NVWA: Playing on the same theme, what surprised you the most?

JJ: I’d say the biggest surprise was that I knew so little about something I’ve loved for a long time. Wine. Today, drinking with friends who haven’t taken any classes can be difficult. People who don’t know the difference between tannins and terroir boldly pontificating to impress the crowd. But I hear myself in them before I took the WSET class. I hear how much I’ve learned by hearing how little they know. The hard part is to keep it to yourself and only offer your thoughts when asked. 

NVWA: #Heard on that. We understand you’re a fan of Barolo. What’s your favorite producer?

JJ: Yes, Barolo is my all-time, all-time #1. Get excited thinking about one. As far as my favorite producer, I’m old school. Pio Cesare is my go to. But, also, any Cannubi I can find at a reasonable price. I stay in the $100 range. But if there’s a steal somewhere, I’m there!

NVWA: Have any favorite movies about wine beyond Sideways?

JJ: I’ve seen and love Wine Country. I’m a huge fan of wine movies. My favorite is You Will Be My Son. Chills thinking about it. 

NVWA: Have any hilarious, eye-opening, or plain frightening personal stories of visiting wine country?  

JJ: I don’t know if it’s funny, but back in the days when I was a news reporter, I was covering the first charge of child molestation against Michael Jackson. His home is near Santa Ynez, where there are several tree-lined vineyards you have to drive past to get to his home. The news vans were kept at a distance by security, so we called ourselves hiding in the vineyards to get an exclusive shot. With a giant news van and satellite dish. We got a tip Jackson would be returning home in a limo on the one road that led to his house. After sitting for two hours waiting for him, we get a call from the bosses to turn the news on in our van. It was a live helicopter shot of Jackson arriving by helicopter and all of the news vans can been seen dotting the closest vineyard… all sticking out like sore thumbs.  

NVWA: Smart to hide out in a vineyard. We would have done the same! And speaking of reporting, you continue to report and make TV and film appearances. What has been your favorite project since Parks & Rec?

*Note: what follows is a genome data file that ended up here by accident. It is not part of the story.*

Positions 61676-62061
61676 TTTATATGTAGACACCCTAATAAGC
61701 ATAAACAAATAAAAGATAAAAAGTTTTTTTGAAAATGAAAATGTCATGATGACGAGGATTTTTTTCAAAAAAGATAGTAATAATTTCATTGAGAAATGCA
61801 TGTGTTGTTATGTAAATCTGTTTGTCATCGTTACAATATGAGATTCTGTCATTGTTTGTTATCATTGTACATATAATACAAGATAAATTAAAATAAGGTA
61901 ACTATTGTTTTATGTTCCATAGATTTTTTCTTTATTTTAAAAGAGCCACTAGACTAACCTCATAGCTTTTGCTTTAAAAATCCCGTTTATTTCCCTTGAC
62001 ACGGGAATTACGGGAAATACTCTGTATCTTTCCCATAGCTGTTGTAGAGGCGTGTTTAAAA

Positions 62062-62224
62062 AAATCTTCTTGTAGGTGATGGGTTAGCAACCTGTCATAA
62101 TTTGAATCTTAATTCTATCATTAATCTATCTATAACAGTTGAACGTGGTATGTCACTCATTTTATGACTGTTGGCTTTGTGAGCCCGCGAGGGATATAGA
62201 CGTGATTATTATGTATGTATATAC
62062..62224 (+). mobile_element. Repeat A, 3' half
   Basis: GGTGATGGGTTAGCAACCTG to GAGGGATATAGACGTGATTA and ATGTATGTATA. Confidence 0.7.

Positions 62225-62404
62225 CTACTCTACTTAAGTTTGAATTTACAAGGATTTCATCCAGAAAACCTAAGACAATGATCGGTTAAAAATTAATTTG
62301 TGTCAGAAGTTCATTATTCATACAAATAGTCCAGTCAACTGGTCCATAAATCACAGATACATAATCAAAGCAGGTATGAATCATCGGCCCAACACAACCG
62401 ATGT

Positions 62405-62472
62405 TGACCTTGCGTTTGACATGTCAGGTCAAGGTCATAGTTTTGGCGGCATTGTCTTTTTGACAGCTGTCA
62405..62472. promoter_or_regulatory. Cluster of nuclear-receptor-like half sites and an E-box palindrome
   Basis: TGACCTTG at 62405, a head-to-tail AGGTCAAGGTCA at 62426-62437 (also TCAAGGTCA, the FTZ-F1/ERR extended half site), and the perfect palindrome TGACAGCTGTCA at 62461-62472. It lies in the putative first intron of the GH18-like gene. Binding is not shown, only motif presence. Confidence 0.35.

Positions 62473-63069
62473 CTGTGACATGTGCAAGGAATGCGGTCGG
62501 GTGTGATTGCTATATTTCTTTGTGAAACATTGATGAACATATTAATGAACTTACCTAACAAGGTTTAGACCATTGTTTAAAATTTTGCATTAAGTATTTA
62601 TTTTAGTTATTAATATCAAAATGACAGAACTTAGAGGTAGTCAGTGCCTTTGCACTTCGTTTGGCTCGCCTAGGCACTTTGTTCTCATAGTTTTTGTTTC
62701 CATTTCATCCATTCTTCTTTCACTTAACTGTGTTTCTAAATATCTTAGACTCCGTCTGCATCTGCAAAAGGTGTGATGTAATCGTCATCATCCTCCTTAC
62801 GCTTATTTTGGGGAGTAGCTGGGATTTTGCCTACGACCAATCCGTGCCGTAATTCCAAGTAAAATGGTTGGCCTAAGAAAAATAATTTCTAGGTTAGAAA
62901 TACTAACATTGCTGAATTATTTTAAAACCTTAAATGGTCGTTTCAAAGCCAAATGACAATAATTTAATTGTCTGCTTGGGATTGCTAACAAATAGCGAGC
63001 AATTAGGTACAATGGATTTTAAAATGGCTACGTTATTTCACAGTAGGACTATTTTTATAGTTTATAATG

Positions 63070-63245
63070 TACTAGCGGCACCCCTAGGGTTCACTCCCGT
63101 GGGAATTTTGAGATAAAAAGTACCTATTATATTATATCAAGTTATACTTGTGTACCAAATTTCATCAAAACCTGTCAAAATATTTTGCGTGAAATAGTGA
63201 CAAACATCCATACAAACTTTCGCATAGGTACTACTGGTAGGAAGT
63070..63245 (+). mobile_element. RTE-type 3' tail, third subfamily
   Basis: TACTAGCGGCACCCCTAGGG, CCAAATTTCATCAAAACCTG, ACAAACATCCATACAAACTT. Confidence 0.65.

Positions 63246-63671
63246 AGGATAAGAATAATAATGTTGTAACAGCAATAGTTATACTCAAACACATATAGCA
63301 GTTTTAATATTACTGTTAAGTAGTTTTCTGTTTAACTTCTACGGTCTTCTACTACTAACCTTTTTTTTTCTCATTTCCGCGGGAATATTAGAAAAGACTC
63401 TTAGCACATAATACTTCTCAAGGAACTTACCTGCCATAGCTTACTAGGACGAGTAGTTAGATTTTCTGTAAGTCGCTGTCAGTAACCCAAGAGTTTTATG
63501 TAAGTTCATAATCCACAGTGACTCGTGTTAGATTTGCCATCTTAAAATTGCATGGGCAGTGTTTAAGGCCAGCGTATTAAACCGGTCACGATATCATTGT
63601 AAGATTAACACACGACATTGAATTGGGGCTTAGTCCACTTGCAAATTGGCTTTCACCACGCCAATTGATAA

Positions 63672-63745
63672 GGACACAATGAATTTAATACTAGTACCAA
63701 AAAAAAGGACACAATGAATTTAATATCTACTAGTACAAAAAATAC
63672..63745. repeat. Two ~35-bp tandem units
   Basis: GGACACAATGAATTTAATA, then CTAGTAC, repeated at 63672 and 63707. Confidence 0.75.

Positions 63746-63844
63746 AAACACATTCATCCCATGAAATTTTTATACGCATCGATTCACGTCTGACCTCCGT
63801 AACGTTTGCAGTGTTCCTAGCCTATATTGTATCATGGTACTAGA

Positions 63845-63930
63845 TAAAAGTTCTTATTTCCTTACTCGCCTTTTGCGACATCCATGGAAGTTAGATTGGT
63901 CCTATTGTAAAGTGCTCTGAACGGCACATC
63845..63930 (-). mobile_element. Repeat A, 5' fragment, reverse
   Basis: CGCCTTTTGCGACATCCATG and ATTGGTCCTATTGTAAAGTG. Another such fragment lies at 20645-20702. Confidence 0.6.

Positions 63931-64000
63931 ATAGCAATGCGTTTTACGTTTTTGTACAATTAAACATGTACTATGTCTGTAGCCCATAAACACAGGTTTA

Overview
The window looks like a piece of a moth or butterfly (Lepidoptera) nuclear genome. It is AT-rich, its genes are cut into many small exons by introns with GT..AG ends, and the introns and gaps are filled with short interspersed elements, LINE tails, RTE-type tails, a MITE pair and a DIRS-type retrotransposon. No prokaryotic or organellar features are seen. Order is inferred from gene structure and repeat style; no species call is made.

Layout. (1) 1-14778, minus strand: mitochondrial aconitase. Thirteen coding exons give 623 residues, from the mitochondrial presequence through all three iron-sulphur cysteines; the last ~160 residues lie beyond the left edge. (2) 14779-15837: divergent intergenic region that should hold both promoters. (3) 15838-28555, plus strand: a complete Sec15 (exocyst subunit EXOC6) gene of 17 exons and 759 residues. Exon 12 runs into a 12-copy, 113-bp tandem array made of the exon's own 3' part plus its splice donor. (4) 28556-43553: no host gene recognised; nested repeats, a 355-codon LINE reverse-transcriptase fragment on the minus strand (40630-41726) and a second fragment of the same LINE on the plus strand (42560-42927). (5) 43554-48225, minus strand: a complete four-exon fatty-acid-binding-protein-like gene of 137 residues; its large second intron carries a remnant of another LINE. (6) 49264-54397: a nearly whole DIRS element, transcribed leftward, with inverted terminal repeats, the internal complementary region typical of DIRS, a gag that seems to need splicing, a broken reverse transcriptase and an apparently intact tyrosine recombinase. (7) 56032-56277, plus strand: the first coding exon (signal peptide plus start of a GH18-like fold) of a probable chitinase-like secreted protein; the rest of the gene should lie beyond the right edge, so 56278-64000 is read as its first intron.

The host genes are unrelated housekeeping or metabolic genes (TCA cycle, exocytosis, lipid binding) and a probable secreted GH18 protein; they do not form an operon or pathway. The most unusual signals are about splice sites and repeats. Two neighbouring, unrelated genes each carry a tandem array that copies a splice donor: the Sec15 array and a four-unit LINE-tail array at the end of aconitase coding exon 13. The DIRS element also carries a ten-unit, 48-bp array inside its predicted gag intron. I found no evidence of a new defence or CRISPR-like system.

JJ: I’d say my favorite project has been Cameo. That’s the app that lets you say Happy Birthday, Anniversary, Merry Christmas, etc. to fans for a fee. The fans send crazy scripts for me to read to their loved ones. It’s the new acting in Hollywood. Much more personal. I love it. 

NVWA: Let’s talk about your newest project: Wine News Weekly. What’s your goal with these newscasts?

JJ: Wine News Weekly is my Youtube channel in which I give brief news updates twice a week about the world of wine. Initially, the goal was to become an influencer. Build up millions of followers and have a say in the wine world. Now, my goal is to work with one of the major wine magazines, providing another online news platform for their websites. It adds a more approachable source of news for readers of magazines like Wine Spectator, Wine Enthusiast, Decanter, etc. 

NVWA: Tell us about the last segment of each Wine News Weekly feature, which shines a spotlight on someone in wine from the BIPOC community.

JJ: My hope is that the world of wine continues with sincere efforts to improve diversity, equality, and inclusion. There are so many different points of view that are going unheard, simply because of a lack of diverse thought. Past wrongs need to be righted, primarily wine country land and the laws that enforced exclusion on racial lines. There’s a lot to unpack there. Too much to discuss here. But maybe it’ll trigger someone to explore the issue and be a force for change.  

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Follow Jackson at @jayjacksonjazz and subscribe to his Wine News Weekly YouTube Channel.